.comment-link {margin-left:.6em;} <$BlogRSDURL$>

Wednesday, February 03, 2010



With winter maintaining an icy grip here in Iowa, we are all faced with the prospect of the cost of heating our homes. At least for this year, our utility bills may be a bit lower, as the cost of natural gas is comparable to last year, and coal (the main source of our electricity) is stable. However, the Waxman-Markey energy bill commonly referred to as Cap and Trade, will have some significant effect on future bills.

In theory, this bill is supposed to reduce carbon emissions. In fact, it is a massive tax on many industries, with particular emphasis on energy producers. The bill establishes a limit to the tons of carbon emissions each state may emit. If your state exceeds this limit, it can either pay a penalty (an excise tax), or purchase carbon credits from other states that do not exceed the limits. So, how will this impact Iowa, and the entire Midwest?

Not surprisingly, the bill favors the states of the sponsors, and penalizes other states. Specifically, coastal states will potentially reap large credit payments from mostly Midwest and Southern states. In other words, we will subsidize some states, through higher utility rates, with the increases used to buy credits from the states which will benefit from the skewed limits placed by the government. Let me illustrate, using the EPA figures included in Waxman-Markey. The following illustrates the initial tonnage allowed for specific states, and the allowances for ongoing years.

California - 87 now, between 99-127 in 2012
New York - 57 now, between 58-69 in 2012
Massachusetts - 24 now, between 23-27 in 2012
Oregon - 20 now, between 20-23 in 2012

Notice how these four states, all Obama supporters with influential members of a Democratic Congress, all receive large increases in the allowed carbon tonnage. So, how does this compare to our neck of the woods?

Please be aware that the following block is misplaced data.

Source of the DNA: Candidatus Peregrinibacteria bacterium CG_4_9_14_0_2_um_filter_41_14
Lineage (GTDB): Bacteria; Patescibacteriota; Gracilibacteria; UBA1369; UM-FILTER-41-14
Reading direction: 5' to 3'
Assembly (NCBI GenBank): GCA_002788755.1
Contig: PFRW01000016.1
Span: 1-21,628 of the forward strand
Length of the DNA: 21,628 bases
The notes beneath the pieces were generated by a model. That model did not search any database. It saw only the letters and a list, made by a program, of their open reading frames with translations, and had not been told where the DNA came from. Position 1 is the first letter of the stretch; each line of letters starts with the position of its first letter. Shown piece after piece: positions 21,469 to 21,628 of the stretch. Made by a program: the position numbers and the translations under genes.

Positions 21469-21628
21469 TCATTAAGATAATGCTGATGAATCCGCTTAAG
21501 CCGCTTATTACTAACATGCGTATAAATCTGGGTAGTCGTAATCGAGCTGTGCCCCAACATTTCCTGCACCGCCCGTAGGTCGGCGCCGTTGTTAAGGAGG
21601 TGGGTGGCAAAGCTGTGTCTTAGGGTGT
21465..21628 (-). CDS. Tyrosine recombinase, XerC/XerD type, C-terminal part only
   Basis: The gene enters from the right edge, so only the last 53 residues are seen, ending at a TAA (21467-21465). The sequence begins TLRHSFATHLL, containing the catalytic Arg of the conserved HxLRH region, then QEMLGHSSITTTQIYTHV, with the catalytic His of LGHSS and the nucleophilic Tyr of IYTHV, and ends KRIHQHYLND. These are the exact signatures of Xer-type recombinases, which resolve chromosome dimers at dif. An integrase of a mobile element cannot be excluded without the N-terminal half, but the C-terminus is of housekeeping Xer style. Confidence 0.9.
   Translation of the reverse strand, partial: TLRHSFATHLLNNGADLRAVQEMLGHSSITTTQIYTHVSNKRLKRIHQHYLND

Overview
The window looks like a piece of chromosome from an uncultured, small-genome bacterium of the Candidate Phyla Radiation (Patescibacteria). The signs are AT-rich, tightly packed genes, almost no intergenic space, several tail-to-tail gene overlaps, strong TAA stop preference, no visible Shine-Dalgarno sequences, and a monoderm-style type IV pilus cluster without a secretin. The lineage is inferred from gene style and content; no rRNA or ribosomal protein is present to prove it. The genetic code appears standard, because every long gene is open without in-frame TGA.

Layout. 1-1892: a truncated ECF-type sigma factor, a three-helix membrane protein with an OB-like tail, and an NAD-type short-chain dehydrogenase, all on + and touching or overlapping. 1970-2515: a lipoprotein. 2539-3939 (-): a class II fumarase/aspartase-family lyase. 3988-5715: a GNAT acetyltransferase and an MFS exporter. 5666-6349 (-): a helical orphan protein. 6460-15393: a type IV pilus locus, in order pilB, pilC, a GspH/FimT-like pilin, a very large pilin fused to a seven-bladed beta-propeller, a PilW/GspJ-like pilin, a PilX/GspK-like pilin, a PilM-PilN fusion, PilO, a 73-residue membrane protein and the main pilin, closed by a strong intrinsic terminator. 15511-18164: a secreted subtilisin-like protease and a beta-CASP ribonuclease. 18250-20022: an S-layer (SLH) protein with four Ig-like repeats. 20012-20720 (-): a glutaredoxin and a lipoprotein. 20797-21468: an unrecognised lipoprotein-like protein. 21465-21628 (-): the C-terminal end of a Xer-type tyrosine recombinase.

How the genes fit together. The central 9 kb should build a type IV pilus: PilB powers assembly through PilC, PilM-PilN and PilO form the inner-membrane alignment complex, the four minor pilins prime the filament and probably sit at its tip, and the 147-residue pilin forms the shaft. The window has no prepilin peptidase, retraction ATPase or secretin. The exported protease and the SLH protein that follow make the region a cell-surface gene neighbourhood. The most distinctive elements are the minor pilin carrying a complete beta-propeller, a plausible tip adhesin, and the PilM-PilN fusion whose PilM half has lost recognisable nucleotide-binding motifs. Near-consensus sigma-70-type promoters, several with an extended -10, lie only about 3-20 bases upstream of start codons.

Iowa - 36 now, 21-29 in 2012
Wisconsin - 55 now, 34-44 in 2012
Minnesota - 56 now, 33-45 in 2012
Indiana - 75 now, 52-61 in 2012

Gee, all four of these states are reduced in allowable emissions from present usage. In fact, the reductions are substantial. What this means is that utilities in these four states will be required to buy credits from the other four states, which receive an increase each year. I sure am thrilled at the prospect of my utility rates “skyrocketing”, (Obama’s word), so that we can subsidize the rates in California, New York, Massachusetts and Oregon. I am sure our neighbors are also excited by this prospect. Keep in mind that all of these costs will ultimately be paid by us.

The bottom line is that beginning next year, we can either be cold, or pay a lot more to stay warm. Frankly, I have problem with that. This bill has passed the House of Representatives (I guess Mr. Boswell is actually a Congressman from California), but has not yet cleared the Senate. I will be watching to see if our Senators care about us at all, or if their constituency is actually on the East or West Coast. To be honest, though, it may not matter. The Environmental Protection Agency already has the regulatory power to enact these provisions, without Congressional approval. Lisa Jackson, the EPA Administrator, has announced her intention to institute the Cap and Trade regulations without Congressional action, under her regulatory authority. Right now, it looks like it sucks to live in the Midwest. Stay warm all.

If you would like to fact check my comments, feel free to do so. A good link is:

This page is powered by Blogger. Isn't yours?